(Photo: Getty Images)
MARKET OVERVIEW. The New York Stock Exchange closed lower on Wednesday after being hurt by accelerating inflation in the United States, but eventually cut losses by coming to terms with the idea that the US Federal Reserve (Fed) was poised to be even more aggressive will.
Affected by the decline in the battery metals index, the Toronto Stock Exchange’s flagship index ended the day down more than 60 points.
Consult market news (again).
Stock market indices at close of trading
In Toronto, the S&P/TSX closed 63.45 points (-0.34%) at 18,615.19 points.
In New York, the S&P500 fell 17.02 points (-0.45%) to 3,801.78 points.
the Nasdaq ended up 17.15 points (-0.15%) at 11,247.58 points.
the DOW ended up 208.54 points (-0.67%) at 30,772.79 points.
the loons rose by US$0.0028 (+0.3631%) to US$0.7710.
the oil ended at $0.60 (+0.63%) at $96.44.
L’gold rose $8.20 (+0.48%) to $1,733.00.
the Bitcoin closed at $226.27 (+1.16%) at $19,659.62.
“Inflation has now taken hold and that is what worries investors and central bankers most,” said Jeffrey Roach of LPL Financial.
The character “is ugly, it doesn’t squirm,” commented Conerstone Wealth’s Cliff Hodge. “The Fed has no choice and needs to be more aggressive, increasing the likelihood of a recession next year.”
As the meeting progressed, the scenario of a one-point rate hike at the next Fed Monetary Committee meeting in late July began to emerge, in what would be a first since the 1980s.
Operators now estimate the probability of such an increase at 77%, while a week ago they thought it was zero.
However, this hypothesis of a Fed flexing its muscles like it hasn’t seen in more than 30 years hasn’t caused Wall Street to back out.
“Right now the market is demanding that the Fed act as quickly and as strongly as possible,” deciphered Gregori Volokhine of Meeschaert Financial Services.
“If the inflation numbers are very high while the economy continues to do well, the Fed will be aggressive and pretty quick, we’ll turn that page of rate hikes,” he continued. That’s why the market doesn’t collapse.
“Right now,” he says, “the only risk to the economy is inflation. That it breaks consumption by cutting purchasing power.
So while the idea of an even steeper monetary policy stance is theoretically very unfavorable for tech and growth stocks, some of them went green during the session.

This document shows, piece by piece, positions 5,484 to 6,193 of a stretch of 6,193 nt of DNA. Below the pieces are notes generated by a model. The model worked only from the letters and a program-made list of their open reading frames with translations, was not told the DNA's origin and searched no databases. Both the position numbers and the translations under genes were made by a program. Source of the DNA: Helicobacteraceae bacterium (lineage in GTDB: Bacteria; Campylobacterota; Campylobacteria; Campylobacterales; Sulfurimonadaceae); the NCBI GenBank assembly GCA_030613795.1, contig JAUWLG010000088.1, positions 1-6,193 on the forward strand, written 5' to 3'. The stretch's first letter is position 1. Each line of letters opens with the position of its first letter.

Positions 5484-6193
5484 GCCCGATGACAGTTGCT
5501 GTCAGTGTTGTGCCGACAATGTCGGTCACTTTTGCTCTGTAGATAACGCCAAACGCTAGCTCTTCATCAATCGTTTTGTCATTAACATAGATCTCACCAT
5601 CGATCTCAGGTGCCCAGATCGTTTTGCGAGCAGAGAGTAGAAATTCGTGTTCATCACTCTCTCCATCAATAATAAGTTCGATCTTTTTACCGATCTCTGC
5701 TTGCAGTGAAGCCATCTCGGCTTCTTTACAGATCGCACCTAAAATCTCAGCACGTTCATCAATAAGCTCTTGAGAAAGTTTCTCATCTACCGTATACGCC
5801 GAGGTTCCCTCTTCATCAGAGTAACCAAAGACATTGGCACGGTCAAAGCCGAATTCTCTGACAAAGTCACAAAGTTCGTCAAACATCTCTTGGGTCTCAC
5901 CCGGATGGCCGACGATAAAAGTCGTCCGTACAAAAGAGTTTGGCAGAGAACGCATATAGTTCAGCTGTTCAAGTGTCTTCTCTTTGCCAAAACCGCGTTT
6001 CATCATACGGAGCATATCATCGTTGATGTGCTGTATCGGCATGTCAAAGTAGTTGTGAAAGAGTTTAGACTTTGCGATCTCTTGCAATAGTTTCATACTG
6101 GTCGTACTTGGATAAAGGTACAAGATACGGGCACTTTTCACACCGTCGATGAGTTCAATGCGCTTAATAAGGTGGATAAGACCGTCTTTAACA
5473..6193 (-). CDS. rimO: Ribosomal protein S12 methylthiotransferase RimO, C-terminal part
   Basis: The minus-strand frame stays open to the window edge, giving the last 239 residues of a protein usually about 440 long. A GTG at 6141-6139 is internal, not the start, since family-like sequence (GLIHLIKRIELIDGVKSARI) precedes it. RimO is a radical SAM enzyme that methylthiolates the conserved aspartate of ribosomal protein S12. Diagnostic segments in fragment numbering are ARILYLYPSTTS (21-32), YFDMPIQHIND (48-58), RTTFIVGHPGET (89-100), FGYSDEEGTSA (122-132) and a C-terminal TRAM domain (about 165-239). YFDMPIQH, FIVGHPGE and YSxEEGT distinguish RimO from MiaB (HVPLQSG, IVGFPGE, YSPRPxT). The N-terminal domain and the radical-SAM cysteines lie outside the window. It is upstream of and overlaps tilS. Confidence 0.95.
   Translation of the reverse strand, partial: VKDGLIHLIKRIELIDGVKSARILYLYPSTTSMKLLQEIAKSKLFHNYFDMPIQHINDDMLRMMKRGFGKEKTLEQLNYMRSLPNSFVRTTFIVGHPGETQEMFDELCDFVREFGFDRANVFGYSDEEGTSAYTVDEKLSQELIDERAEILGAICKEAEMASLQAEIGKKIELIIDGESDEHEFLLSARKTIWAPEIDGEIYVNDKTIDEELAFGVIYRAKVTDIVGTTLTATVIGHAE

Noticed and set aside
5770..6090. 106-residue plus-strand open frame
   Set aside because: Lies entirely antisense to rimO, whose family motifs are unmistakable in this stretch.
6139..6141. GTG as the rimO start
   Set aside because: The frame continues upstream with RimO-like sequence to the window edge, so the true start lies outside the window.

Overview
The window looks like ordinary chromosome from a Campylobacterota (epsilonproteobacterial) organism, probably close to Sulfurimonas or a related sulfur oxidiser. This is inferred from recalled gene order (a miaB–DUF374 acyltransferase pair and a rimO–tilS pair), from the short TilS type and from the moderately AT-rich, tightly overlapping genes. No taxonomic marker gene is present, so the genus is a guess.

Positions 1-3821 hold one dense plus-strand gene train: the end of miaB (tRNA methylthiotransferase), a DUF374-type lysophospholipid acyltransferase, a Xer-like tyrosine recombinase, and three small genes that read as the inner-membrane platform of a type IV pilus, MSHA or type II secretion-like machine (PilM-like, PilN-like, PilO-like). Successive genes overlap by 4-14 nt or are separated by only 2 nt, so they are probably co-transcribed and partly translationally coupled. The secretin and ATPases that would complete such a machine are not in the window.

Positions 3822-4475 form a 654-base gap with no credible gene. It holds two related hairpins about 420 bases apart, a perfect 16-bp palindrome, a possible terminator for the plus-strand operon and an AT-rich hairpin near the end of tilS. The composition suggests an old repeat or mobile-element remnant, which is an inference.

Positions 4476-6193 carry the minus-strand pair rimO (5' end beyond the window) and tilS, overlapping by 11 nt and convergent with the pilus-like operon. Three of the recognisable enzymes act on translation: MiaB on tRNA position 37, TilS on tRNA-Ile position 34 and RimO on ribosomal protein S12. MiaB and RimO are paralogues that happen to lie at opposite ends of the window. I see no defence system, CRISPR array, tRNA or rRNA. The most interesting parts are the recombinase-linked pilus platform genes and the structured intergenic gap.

Amazon (AMZN, +1.08%), You are here (TSLA, +1.70%) or Qualcomm (QCOM, +2.02%) all ended significantly higher.
Another surprise, after initially skyrocketing following the release of the CPI index, bond rates returned. The US 10-year bond yield fell to 2.92% from 2.96% the previous day.
The 2-year rate, on the other hand, rose to 3.13% from 3.04%, a sign that the market expects slower long-term growth than the medium-term, hinting at a possible recession.
Immediately after the release of the CPI, the dollar rose above the euro for the first time since 2002, trading at $0.9998 to the euro.
On Wednesday, Wall Street delivered an unlikely cocktail that saw many tech stocks rise, in line with several so-called defensive stocks, ie less vulnerable to the economy, such as China PepsiCo (PEP, +0.35%), Kraft-Heinz (KHC, +0.98%) or note (MRK, +0.18%).
The action Twitter started (TWTR, +7.90% to $36.75) after the hedge fund (hedge fund) Hindenburg Research has announced that it has taken a stake in the social network, believing the platform has a “solid case” to prevail against Elon Musk in court.
The company managed to make a profit in the second quarter Delta Airlines performed less well than expected, earning it a market sanction (DAL, -4.47% to $29.70).
The airline took the entire sector with itAmerican Airlines (AAL, -3.11%) at United Airlines (ALU, -0.84%).